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Mahan's Filling Station at Fulgenzi's
Mahan’s Filling Station, a unique example of the earliest of gas stations, is now on display at Fulgenzi’s Pizza & Pasta located across from the Historic Illinois State Fairgrounds in Springfield. The roadside attraction is now accessible as a great photo and souvenir opportunity for Route 66 visitors. Fulgenzi’s restaurant property itself was once the site of two Route 66 motels and a car painting business in the heyday of the road. Fulgenzi's opened their original family restaurant in 1979 as a “Custard Castle”, which has become a regular stop for 66 travelers.

The late Bill Shea Sr. bought the small service station in 2000 from John Mahan of Middletown to add to the Shea Gas Station museum collection. In 2015, Local entrepreneur Jeff Fulgenzi purchased Mahan’s as the Shea collection was being auctioned off after Shea passed away in 2013. Fulgenzi is committed to keeping the iconic filling station on the Route 66 corridor and has moved the station to Fulgenzi's where it currently is being restored.

Fulgenzi estimates Mahan’s is one of the oldest filling stations still in existence, possibly dating back to 1917. In 2000, the Lincoln Daily News newspaper (which covers Logan County/Middletown) ran a story on the move of the old gas station to Springfield:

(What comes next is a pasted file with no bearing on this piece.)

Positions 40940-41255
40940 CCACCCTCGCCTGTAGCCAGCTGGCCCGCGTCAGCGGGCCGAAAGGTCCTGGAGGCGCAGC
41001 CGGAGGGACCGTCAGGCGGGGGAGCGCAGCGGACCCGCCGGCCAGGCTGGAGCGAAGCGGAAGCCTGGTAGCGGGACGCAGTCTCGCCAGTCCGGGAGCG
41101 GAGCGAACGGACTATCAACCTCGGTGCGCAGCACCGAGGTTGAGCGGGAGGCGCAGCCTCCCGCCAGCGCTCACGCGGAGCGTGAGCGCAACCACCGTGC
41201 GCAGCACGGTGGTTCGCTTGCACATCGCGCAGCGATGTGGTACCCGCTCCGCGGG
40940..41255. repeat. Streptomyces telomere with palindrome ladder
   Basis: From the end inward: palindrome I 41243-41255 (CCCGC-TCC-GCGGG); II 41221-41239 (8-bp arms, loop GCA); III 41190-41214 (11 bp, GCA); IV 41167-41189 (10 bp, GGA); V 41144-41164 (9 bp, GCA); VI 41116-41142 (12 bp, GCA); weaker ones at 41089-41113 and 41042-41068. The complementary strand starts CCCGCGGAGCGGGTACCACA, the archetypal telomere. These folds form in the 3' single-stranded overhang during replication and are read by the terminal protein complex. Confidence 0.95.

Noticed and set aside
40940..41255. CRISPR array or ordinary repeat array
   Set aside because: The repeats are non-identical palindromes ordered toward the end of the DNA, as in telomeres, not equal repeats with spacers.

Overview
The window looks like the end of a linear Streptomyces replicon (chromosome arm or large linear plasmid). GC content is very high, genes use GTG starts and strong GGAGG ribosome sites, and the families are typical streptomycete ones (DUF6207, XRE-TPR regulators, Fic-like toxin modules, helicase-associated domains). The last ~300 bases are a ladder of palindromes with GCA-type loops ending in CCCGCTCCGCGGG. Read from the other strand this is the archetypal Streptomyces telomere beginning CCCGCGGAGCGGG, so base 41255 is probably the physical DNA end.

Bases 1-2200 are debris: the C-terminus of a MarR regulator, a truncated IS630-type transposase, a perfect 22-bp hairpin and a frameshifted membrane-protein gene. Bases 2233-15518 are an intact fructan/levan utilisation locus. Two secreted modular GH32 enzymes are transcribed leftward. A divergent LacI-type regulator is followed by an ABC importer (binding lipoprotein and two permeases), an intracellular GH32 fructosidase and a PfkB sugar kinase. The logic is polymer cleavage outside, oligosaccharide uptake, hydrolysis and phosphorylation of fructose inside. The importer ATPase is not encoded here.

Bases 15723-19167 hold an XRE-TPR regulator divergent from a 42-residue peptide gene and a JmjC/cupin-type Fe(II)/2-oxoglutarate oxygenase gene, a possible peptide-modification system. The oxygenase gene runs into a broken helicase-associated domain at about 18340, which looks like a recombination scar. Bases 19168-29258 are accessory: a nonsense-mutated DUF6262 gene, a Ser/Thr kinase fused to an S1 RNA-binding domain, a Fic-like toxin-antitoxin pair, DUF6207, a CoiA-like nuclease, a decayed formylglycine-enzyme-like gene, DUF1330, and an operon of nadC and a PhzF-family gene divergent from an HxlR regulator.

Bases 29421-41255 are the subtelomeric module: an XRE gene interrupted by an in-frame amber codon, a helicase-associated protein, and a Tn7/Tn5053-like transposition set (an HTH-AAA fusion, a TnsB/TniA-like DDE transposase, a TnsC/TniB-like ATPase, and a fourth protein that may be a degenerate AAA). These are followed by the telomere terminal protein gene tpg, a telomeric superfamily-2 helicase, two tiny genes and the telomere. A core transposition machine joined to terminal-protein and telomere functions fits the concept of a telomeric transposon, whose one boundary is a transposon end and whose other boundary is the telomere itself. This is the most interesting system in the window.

“...The little service station has been a part of the Mahan family’s history for as long as they can remember, say Mahan and his sister, Carolyn Seitzer of Lincoln. The family has a picture dated 1939, of the building in its Middletown location. The picture shows a pump with a big glass globe at the top, the type commonly seen before electric pumps came into use in the 1930s. The gas was pumped by hand up into the globe, then allowed to flow down into the automobile’s gas tank, Seitzer says.

Mahan remembers that the building originally stood on Route 136, halfway between Easton and Havana, at a place called Knuppell’s Corner.

‘Dad bought it and moved to Middletown before World War II. He ran it as a Philips 66 Station until he went into the Army. When he came back he ran it for years. He probably closed it in the mid-1950s,’ Mahan remembers.

…Seitzer remembers how hard her father worked when he was running the service station. ‘He was there ten or twelve hours a day, and when he went home people would wake him up at night to pump gas for them. For a while it was the only gas station in Middletown. We lived in a house right next to the station and we had a hose running across the driveway hooked up to a bell in the kitchen. If the bell rang, my father would put down his coffee cup and go out to pump gas.

‘He changed oil and tires by hand, and he sold fan belts, plugs and points, gum and candy bars in the station,’ she remembers. Her father finally had to give up the car repair business because a World War II knee injury became worse and made getting under cars impossible.”

For more information and historical photos, see the original article, courtesy Lincoln Daily News, at http://archives.lincolndailynews.com/2000/Mar/10/features/family.htm.

For more information on the moving of Mahan's Filling Station to Fulgenzi's Restaurant, see the article at www.fulgenzis.com/sheas-filling-station-makes-the-move-to-a-new-home

Alignment 1930
Central Region

1168 Sangamon Ave.
Springfield, IL

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